Oh punish — pray —
The Real one died for Thee —
Just Him — not me —
Such Guilt — to love Thee — most!
Doom it beyond the Rest —
Forgive it — last —
'Twas base as Jesus' — most!
Let Justice not mistake —
We Two — looked so alike —
Which was the Guilty Sake —
'Twas Love's — Now Strike!
F562 (1863) J394
In this ironical poem, Dickinson lashes out at a lover who seems to have blamed her for loving him too much. In a neat rhetorical twist, she separates herself from the quality of Love. It's a courtroom drama, appropriate for a poet in a lawyerly family. The poet plaintiff begins by naming Love as the culprit, the one who "died for Thee". He, Love, is the "Real one". The poet, then, is the seemingly rational one who would never give over her life to someone.
Perhaps the argument has a parallel to cases where the defendant blames the passion of the moment – rage, jealousy, fear – in seeking to avoid the severest penalty. Part of the poem's irony is that unlike those negative emotions, the speaker is trying to throw Love under the bus.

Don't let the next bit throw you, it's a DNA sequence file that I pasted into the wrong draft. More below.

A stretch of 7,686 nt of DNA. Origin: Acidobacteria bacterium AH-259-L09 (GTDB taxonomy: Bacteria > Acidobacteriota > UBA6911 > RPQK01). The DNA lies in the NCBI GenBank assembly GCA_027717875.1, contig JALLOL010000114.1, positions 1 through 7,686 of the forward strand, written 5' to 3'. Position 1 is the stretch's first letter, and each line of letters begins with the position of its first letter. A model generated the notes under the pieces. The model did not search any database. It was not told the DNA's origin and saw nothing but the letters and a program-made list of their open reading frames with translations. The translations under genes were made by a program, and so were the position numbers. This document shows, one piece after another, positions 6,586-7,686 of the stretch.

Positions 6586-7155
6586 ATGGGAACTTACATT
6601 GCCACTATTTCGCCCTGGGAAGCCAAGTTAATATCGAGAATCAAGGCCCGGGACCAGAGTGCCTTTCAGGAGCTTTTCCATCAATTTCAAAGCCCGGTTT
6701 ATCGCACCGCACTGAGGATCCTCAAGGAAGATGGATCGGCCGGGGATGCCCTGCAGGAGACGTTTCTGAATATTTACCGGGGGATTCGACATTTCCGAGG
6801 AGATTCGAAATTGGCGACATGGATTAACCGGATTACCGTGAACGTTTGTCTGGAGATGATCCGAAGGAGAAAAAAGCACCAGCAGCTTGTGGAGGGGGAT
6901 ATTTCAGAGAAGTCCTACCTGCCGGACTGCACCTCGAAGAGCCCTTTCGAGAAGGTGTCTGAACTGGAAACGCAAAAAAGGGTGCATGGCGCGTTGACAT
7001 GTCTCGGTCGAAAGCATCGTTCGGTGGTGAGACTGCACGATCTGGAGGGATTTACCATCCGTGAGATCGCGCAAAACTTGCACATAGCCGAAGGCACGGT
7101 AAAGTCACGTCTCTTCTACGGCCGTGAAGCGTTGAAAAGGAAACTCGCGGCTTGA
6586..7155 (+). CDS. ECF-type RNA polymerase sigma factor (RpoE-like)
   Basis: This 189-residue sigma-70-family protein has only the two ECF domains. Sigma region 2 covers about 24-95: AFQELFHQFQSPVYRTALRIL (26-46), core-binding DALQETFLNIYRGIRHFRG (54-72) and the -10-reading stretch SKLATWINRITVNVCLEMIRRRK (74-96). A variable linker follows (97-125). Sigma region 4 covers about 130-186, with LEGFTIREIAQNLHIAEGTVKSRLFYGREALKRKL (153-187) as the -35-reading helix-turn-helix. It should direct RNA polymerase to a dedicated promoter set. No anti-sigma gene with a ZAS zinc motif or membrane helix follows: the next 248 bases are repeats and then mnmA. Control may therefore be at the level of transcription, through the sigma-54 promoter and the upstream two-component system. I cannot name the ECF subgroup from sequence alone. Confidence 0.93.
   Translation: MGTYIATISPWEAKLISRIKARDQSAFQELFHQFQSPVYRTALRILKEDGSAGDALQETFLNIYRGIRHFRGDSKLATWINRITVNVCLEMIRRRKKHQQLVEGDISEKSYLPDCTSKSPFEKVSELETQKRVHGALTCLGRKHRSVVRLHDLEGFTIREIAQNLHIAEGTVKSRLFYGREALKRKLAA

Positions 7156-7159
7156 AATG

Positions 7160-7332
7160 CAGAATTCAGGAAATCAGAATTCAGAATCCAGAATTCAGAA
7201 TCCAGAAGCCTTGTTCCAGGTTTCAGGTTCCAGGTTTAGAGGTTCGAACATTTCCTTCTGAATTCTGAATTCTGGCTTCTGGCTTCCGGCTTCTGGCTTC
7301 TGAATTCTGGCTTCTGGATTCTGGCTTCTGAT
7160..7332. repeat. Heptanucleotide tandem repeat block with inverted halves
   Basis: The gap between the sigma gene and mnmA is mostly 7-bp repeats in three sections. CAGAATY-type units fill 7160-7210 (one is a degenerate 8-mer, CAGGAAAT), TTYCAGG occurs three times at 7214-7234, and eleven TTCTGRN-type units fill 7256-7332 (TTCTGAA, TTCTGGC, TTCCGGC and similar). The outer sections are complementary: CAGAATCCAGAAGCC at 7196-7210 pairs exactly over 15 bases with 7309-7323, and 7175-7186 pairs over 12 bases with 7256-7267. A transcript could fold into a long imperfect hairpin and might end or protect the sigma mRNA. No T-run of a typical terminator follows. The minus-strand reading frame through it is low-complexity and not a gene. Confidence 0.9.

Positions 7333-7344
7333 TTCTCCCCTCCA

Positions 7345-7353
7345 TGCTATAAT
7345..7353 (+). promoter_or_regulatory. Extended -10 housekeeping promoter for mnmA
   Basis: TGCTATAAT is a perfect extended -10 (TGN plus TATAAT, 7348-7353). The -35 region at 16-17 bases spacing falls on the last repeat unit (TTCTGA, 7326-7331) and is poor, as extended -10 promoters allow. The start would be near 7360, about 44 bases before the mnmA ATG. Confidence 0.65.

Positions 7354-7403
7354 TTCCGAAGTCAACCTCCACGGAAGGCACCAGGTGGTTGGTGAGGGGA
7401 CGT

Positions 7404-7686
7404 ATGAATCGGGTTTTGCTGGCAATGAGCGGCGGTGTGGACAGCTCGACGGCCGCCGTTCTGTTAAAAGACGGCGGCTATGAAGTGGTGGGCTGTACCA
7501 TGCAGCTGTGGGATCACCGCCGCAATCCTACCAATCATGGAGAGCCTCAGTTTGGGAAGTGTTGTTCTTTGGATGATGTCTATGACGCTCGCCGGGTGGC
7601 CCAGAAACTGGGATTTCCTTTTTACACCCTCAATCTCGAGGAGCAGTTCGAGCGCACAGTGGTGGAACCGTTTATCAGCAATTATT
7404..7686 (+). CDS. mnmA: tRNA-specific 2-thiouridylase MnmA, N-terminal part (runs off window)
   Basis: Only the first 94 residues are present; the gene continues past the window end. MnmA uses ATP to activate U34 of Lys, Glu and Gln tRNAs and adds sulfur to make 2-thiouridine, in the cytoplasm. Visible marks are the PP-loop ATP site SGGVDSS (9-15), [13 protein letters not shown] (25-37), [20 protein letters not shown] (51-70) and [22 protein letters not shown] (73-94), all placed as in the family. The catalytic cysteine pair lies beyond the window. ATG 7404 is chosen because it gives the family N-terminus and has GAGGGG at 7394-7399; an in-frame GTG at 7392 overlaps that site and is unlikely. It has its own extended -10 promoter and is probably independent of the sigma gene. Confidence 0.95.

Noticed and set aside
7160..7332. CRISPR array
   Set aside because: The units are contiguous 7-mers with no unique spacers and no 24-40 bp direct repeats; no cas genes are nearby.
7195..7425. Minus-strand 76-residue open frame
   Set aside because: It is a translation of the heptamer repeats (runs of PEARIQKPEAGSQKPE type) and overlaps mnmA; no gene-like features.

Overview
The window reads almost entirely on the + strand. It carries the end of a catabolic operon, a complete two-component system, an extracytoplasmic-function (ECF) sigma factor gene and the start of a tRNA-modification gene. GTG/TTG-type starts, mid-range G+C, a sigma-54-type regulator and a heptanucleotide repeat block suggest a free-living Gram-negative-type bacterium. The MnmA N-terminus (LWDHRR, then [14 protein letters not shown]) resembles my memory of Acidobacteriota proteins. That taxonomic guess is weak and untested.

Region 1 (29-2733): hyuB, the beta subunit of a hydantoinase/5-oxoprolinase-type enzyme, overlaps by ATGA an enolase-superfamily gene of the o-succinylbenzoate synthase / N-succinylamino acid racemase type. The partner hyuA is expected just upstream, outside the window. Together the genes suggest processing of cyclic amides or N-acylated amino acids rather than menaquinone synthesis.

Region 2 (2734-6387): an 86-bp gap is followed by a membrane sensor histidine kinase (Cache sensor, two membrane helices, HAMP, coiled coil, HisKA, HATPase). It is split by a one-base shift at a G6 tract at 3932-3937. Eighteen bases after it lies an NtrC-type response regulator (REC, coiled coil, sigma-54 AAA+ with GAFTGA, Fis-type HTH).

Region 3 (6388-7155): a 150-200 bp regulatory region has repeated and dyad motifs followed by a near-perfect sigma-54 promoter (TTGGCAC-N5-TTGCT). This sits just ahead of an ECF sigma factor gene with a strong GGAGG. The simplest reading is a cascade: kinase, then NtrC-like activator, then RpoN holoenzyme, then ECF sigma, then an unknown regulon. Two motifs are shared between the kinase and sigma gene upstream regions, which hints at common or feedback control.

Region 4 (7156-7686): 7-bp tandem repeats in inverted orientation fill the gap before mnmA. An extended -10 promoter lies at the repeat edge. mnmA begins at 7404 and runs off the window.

The irony sharpens to heavy sarcasm in the second stanza: " Oh, and it was such guilt, wasn't it, to love you more than anything. Yes, that dooms it beyond anything else; love should be the last thing forgiven. Why, my Love was almost as base as Jesus'!"
The poem concludes with a direct address to the Judge. The speaker and Love may seem like the same person, but which one is guilty? Which one had the most at stake? Why, it was love. Dickinson ends the poem with a farcical urging for "Justice" to "Strike" the guilty love right away. Since Dickinson introduced Jesus into the poem, it is hard not to remember that he, like poor love, suffered capital punishment.
It's a difficult, highly compressed poem. I may be reading it all wrong. David Preest shares this reading, but I read a first-page snippet from scholar Bernhard Frank in Explicator who said that the "thee" (addressee) and the "He" (referent) are God and Christ. That's all the snippet showed, so I am unable to follow the argument. I assume that in the first stanza Jesus is dying for his father, God.
I'm sticking with Preest here. The speaker at the end is almost daring the judge/lover to strike down love. There's an impudent tone to it that seems fitting in a poem to a lover not wanting such intensity, perhaps, from the woman.